- Screening Matters Newsletter
The National Screening Unit newsletter
In this issue:
- Training for DHB staff on new newborn hearing screening equipment and protocols
- E-colposcopy now live in seven DHBs
- The importance of timely newborn metabolic screening
- Maternal weight’s role in risk calculation for Down syndrome and other conditions
- Two new NCSP appointments
- Changes underway for antenatal HIV screening
- Gathering good quality ethnicity data
- New senior portfolio manager for BreastScreen Aotearoa
Changes underway for antenatal HIV screening
Antenatal HIV screening, along with five other blood tests, will continue to be offered to all pregnant women as a routine part of their antenatal care. Antenatal HIV screening was introduced in 2008 after a child acquired HIV through perinatal transmission and the mother had not been offered testing.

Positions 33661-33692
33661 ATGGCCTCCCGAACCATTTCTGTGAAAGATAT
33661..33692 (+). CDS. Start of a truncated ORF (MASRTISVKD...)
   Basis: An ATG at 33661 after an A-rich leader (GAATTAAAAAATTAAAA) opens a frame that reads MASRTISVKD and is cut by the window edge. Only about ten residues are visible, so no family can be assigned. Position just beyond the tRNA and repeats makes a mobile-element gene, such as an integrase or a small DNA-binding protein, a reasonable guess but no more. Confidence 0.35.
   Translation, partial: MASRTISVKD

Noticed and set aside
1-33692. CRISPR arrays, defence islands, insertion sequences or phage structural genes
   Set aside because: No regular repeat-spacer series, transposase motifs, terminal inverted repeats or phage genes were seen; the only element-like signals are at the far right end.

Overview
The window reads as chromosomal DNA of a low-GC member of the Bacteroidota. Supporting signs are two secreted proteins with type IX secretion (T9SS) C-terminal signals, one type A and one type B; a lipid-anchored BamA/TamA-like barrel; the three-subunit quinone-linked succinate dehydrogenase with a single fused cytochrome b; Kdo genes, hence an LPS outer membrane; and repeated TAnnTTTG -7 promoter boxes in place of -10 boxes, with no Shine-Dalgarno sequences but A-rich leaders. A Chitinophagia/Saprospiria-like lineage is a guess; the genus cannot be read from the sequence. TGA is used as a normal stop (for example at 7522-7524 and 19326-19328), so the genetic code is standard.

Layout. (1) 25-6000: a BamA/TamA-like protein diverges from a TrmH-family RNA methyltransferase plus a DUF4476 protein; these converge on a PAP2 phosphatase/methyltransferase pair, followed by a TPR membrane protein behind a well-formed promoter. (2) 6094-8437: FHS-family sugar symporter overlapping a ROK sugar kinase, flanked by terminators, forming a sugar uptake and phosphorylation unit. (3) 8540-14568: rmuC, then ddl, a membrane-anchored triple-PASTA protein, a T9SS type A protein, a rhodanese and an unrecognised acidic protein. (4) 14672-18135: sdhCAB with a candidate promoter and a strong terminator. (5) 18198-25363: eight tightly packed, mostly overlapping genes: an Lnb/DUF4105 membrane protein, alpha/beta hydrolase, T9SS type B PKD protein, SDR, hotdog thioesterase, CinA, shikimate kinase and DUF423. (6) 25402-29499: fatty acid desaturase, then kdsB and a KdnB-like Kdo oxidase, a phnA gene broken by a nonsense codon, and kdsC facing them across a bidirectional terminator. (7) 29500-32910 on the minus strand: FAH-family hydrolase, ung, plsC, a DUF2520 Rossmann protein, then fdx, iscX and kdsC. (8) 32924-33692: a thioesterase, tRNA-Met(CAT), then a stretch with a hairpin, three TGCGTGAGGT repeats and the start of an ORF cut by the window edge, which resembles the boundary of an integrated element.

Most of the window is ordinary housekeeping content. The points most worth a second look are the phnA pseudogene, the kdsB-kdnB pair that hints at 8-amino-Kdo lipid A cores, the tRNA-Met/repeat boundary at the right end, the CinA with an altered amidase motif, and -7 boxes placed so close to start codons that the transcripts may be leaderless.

The aim of the antenatal HIV screening programme is to identify pregnant women with HIV so they can be given treatment which will reduce the likelihood of HIV being transmitted to their baby before it is born or during labour and birth. Diagnosis and appropriate treatment of women with HIV in pregnancy reduces the chance of perinatal transmission of the virus from 31.5 percent to less than 1 percent.
If testing shows a reactive or positive result, the screening laboratory will provide practitioners with guidance on the next steps.
The NSU practitioner procedures and guidelines can also assist, along with DHB infectious disease teams. The NSU will continue to make consumer resources available.
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